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HSBC: A year of transition

New chief executive John Flint has bought himself some breathing room to deliver the bank’s return-to-growth mode

Last year was always going to be one of transition for HSBC. The bank’s long-serving top duo – chief executive Stuart Gulliver and executive chairman Douglas Flint – both stepped down from the business.

Fortunately, the handover – to life-long insider, John Flint, as chief executive, and to the bank’s first-ever external appointment to a new role as nonexecutive chairman, Mark Tucker – was a great deal smoother than it had been when Gulliver took the reins seven years earlier.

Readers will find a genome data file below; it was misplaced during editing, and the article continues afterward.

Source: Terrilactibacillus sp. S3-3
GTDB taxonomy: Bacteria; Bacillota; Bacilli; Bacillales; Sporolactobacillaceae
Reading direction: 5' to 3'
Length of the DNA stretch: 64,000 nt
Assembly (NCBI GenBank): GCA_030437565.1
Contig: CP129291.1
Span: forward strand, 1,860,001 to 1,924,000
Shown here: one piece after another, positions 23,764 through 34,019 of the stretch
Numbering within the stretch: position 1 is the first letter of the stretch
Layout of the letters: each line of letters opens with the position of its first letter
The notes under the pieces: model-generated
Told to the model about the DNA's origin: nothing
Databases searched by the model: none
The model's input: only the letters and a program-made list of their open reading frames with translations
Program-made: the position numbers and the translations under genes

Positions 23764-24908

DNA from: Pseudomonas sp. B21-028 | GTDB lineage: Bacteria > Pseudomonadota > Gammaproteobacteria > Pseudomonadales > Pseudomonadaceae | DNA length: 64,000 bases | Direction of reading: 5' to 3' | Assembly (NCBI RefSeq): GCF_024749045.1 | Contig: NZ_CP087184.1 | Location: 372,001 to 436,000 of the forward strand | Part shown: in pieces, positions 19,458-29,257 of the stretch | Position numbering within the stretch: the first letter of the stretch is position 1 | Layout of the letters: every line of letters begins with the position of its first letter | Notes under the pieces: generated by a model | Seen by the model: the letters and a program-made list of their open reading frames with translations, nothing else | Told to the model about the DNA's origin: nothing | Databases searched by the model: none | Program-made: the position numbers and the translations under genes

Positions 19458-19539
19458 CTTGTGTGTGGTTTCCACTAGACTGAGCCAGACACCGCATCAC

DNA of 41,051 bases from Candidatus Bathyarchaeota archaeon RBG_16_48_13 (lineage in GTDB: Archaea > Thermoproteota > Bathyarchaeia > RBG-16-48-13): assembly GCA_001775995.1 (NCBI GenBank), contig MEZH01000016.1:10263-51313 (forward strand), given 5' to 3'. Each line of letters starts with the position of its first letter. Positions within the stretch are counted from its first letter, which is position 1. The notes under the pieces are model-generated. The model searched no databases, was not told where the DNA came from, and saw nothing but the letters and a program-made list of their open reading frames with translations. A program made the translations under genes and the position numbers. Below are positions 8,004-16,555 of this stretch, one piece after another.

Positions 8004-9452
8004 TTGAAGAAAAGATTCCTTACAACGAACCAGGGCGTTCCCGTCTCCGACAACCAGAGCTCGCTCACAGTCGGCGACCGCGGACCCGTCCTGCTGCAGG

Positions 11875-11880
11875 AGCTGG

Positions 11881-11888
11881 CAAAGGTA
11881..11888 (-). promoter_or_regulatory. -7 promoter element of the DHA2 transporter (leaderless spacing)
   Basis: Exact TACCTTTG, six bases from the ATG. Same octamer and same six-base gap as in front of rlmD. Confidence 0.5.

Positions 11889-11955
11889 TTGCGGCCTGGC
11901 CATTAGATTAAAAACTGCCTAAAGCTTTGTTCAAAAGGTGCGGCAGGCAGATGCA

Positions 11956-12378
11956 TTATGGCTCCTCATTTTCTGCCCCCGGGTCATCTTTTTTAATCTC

Long-serving finance director Iain Mackay is also standing down, to be replaced by his counterpart at RBS, Ewen Stevenson.

John Flint has been dealt a relatively strong hand by his predecessor. It took Gulliver almost his whole tenure to wrestle HSBC into a coherent mix of businesses with a clear strategic focus.

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